Speaking of one-player vs. two-player models, I opened up my one-player unit the other night and discovered some jumpers and a few contacts on the board that I believe can be used to add another paddle, changing the one-player unit into a two-player unit. I'll give it a try on mine over the weekend (if I find the time) and will report my findings.

#6 supercat OFFLINE  

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Posted Fri Jan 13, 2006 1:16 AM

The software in the Jakks paddle was developed by Digital Eclipse, and their expertise in emulator development is clearly evident by the outstanding quality of the games.  They have demonstrated what this hardware is capable of in the hands of skilled developers, and manufacturers of inferior products (cough ... Intellivision 10-in-1 ... cough) no longer have any excuse.

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One of the keys, I think, is having the game port done by someone who understands the original code works on the original hardware. A game like Combat doesn't use the 2600's hardware to do anything an NOAC couldn't, but there are a lot of subtleties in the game Combat which could only be reproduced by someone who understood exactly how the players move. Since NOAC resolution is neither 160 nor 320, I don't think the screen hardware could provide collision detection that pixel-precisely matched the 2600. On the other hand, it should be possible to use code to determine precisely when collisions would occur based upon the object positions. Too much for a 2600 to do in 2K running within the vertical blank (which is why the 2600 has collision detection) but no problem for a processor with more code and more time available.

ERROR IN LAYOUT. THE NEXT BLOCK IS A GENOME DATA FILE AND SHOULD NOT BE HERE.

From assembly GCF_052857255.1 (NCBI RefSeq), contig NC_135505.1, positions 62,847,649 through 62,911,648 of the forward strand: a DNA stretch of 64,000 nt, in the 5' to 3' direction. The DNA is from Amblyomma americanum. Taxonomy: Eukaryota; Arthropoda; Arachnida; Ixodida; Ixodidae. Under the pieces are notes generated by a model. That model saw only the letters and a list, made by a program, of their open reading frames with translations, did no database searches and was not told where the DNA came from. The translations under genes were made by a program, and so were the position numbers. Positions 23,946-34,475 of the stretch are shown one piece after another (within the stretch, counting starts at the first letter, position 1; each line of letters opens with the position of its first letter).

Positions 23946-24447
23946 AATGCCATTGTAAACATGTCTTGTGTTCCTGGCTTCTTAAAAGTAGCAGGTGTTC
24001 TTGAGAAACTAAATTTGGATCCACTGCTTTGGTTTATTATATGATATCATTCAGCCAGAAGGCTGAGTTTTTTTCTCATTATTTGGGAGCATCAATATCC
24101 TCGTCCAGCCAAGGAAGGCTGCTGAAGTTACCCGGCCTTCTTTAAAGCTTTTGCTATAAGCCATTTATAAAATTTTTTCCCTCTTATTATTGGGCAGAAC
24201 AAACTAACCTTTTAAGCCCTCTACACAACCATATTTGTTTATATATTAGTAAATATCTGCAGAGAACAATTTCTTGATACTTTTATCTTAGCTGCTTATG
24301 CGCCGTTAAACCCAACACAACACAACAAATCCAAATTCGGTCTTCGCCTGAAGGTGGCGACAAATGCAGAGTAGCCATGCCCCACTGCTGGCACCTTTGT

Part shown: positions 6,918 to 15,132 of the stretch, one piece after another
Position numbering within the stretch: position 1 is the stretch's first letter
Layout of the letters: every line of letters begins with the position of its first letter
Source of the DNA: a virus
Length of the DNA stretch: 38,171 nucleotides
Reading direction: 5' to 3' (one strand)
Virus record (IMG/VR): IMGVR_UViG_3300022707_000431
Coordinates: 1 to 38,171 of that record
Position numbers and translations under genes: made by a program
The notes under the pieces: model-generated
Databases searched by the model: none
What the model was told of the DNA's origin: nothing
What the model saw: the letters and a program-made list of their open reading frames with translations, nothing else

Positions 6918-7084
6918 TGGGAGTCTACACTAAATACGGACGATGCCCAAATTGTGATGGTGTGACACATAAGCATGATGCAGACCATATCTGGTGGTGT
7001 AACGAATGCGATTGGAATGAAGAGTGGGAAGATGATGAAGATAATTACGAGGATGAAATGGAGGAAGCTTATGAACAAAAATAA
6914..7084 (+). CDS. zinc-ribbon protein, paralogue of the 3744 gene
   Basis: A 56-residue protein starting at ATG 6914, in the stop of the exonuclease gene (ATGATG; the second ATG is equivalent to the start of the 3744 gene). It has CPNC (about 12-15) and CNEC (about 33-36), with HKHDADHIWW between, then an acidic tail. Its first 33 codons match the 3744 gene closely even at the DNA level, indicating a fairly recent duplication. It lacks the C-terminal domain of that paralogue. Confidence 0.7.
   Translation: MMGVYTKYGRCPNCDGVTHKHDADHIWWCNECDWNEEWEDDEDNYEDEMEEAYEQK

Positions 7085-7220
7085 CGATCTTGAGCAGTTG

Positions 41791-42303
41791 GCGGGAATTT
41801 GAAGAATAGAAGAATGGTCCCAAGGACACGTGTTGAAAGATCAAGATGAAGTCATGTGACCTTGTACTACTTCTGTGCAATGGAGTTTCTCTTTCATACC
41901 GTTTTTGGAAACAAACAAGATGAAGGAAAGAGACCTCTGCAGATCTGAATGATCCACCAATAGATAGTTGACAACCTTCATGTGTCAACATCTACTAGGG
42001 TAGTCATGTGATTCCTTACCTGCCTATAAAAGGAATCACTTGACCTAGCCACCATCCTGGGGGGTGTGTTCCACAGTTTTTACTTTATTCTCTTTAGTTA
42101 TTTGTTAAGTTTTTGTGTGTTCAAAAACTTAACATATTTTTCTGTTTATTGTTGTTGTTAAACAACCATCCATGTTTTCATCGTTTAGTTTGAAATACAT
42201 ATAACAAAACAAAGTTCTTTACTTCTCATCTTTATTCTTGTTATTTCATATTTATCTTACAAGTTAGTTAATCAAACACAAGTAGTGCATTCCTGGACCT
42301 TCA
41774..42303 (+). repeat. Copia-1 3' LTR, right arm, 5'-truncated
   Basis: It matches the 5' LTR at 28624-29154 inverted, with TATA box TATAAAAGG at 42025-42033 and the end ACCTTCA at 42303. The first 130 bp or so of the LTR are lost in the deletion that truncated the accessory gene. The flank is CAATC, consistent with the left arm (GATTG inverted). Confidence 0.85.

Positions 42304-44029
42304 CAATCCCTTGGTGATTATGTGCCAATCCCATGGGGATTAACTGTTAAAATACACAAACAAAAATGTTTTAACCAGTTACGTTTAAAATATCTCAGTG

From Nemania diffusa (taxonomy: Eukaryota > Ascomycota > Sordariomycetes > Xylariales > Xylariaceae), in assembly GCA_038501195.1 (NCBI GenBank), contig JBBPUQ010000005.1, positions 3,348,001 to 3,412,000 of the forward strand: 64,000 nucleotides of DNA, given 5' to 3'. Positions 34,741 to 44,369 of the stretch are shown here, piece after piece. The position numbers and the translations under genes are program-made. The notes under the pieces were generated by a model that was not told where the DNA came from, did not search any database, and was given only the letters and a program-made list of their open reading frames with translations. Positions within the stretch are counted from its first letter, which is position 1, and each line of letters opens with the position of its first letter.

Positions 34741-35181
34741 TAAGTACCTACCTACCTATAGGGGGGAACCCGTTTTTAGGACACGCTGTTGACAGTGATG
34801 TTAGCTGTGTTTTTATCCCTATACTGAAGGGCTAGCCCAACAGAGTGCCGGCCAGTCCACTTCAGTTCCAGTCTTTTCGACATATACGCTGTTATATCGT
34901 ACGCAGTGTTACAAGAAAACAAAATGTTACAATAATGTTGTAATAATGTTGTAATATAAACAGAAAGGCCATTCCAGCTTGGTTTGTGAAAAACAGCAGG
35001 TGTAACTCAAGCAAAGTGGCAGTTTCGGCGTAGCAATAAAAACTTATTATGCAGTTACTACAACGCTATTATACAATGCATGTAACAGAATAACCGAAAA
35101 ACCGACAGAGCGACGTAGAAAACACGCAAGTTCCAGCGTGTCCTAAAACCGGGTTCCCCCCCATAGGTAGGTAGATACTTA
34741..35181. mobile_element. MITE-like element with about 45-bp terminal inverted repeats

#7 jaybird3rd ONLINE  

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Posted Fri Jan 13, 2006 7:58 AM

One of the keys, I think, is having the game port done by someone who understands the original code works on the original hardware.  A game like Combat doesn't use the 2600's hardware to do anything an NOAC couldn't, but there are a lot of subtleties in the game Combat which could only be reproduced by someone who understood exactly how the players move.  Since NOAC resolution is neither 160 nor 320, I don't think the screen hardware could provide collision detection that pixel-precisely matched the 2600.  On the other hand, it should be possible to use code to determine precisely when collisions would occur based upon the object positions.  Too much for a 2600 to do in 2K running within the vertical blank (which is why the 2600 has collision detection) but no problem for a processor with more code and more time available.